From prehistoric garments to modern high-fashion designs, this unique survey traces the history of furs and fur accessories. R. Turner Wilcox, a former fashion editor for Women's Wear Daily,
begins with practical uses of reindeer hides and bearskins for warmth during the Stone Age. Advancing to the ancient civilizations of Egypt, Persia, Greece, and Rome, she defines fur's role as a status symbol during the Renaissance and its eventual adoption by wearers outside the aristocracy.
The 680 drawings that illustrate this volume depict furs of all times and places: panther skins of Egyptian high priests, ermine mantles of French queens, sealskin trousers of Alaskan Eskimos, and raccoon coats of American college students. Chronological entries include introductions for each era, and a helpful glossary of furs features images of their animal sources. Professional designers and costumers as well as amateurs with an interest in furs will find this volume a valuable reference.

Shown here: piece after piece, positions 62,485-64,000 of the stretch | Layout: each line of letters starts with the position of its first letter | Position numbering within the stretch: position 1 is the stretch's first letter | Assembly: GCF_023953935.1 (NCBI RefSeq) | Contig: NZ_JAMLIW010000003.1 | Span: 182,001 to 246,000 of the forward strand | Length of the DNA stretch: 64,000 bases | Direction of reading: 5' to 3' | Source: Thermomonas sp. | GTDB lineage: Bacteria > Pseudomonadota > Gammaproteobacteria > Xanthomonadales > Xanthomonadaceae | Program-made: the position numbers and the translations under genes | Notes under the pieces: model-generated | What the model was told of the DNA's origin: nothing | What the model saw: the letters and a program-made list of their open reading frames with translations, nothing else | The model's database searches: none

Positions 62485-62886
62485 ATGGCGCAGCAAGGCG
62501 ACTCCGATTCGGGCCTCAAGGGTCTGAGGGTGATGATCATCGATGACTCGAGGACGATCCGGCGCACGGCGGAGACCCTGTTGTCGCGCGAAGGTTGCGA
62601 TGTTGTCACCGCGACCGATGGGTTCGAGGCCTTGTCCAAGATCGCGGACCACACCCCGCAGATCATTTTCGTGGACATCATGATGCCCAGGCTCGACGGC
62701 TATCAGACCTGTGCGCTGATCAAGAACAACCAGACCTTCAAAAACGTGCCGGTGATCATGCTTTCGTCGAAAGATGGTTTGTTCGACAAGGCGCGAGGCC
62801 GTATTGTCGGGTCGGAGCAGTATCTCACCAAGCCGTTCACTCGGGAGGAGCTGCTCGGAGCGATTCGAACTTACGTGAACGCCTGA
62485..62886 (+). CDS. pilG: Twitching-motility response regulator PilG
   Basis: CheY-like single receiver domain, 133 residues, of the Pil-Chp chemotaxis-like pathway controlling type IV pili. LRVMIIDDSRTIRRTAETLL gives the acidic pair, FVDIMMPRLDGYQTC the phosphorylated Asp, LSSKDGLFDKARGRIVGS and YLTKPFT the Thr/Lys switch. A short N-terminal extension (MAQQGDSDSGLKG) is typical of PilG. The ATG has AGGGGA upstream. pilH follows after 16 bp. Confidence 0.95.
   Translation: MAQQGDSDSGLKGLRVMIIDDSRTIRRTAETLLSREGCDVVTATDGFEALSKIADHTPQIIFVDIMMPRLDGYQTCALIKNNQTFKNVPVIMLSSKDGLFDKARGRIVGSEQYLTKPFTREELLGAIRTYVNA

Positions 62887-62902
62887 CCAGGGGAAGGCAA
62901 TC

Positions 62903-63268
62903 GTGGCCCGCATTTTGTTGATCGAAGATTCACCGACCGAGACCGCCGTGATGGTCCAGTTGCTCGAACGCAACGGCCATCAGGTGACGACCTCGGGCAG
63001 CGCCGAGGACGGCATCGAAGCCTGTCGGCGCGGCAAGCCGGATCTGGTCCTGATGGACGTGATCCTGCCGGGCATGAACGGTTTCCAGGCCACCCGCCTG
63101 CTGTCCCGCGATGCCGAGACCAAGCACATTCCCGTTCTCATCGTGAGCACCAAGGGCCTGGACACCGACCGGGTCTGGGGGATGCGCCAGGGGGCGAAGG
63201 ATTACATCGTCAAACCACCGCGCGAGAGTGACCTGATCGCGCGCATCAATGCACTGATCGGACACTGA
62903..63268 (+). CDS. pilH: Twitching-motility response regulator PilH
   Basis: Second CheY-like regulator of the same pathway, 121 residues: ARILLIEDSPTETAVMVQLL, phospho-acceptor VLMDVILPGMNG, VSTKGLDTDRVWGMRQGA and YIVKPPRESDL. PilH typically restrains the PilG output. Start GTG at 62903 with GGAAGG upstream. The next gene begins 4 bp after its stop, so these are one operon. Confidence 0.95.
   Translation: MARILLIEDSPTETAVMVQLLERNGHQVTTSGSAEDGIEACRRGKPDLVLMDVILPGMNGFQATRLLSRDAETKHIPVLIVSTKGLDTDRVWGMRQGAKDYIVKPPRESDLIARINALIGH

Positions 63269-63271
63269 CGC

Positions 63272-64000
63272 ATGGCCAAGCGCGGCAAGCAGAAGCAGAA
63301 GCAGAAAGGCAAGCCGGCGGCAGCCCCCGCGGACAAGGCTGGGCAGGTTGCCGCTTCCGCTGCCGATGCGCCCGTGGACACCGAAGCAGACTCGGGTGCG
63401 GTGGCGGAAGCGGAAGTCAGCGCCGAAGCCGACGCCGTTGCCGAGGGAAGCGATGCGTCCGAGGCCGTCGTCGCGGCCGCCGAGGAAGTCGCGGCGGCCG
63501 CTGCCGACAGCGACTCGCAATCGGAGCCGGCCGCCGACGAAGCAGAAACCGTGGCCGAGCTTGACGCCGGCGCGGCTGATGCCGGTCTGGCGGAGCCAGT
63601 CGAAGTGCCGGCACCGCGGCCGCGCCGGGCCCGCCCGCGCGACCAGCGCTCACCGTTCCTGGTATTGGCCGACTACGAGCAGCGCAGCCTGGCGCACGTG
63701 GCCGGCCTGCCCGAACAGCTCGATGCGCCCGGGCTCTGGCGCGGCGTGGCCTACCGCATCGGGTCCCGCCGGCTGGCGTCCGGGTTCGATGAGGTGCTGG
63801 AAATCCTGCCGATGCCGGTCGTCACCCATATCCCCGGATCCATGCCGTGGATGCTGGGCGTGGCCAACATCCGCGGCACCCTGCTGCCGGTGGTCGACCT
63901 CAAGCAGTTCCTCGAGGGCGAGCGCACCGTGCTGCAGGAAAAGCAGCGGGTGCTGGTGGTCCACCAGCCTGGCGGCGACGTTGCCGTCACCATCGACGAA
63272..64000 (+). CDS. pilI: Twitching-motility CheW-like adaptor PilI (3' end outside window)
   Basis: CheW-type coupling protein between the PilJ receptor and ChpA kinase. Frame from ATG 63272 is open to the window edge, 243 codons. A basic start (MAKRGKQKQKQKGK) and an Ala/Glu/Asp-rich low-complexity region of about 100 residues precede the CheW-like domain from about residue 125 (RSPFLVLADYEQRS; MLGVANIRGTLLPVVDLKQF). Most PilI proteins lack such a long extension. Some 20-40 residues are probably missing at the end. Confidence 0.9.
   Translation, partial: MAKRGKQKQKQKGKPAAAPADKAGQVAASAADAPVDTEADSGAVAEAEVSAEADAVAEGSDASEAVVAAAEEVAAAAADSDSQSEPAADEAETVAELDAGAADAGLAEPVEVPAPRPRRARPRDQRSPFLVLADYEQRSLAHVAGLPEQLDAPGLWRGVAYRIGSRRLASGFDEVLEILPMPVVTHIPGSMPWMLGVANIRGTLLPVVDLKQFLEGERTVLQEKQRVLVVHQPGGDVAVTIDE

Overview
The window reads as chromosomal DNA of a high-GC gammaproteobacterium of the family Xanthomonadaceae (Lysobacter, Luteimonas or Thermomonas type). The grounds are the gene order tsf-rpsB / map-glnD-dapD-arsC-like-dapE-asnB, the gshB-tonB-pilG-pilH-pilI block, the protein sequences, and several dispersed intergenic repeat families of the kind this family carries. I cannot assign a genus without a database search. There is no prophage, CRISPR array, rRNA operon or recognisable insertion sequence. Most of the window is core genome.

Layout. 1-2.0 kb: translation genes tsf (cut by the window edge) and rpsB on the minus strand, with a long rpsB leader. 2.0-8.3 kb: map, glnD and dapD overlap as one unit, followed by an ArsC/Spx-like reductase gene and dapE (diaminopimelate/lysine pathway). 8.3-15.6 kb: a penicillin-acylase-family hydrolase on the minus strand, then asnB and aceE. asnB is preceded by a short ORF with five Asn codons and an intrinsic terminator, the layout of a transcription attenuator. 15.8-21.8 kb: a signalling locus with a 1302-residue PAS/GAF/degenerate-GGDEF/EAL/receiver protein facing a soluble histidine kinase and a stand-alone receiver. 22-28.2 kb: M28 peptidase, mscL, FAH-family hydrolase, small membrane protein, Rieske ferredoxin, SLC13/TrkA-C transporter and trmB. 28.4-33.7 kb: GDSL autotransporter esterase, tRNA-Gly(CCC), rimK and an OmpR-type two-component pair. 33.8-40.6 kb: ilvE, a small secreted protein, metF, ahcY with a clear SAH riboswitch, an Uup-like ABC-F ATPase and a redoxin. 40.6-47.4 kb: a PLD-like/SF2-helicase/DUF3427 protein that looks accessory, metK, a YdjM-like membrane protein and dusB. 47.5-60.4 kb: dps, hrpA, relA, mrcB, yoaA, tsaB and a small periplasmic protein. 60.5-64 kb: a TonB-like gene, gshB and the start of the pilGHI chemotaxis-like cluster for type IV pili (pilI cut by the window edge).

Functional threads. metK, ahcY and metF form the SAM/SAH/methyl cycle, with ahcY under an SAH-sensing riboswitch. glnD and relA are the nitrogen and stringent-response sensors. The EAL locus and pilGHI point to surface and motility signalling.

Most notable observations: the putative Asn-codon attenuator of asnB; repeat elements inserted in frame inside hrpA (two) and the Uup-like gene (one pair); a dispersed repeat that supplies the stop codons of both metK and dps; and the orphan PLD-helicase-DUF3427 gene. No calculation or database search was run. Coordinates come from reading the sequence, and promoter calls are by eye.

Reprint of the Charles Scribner's Sons, New York, 1951 edition.
|Availability||Out of Stock|
|Author/Editor||R. Turner Wilcox|
|Dimensions||6 1/2 x 9 1/4|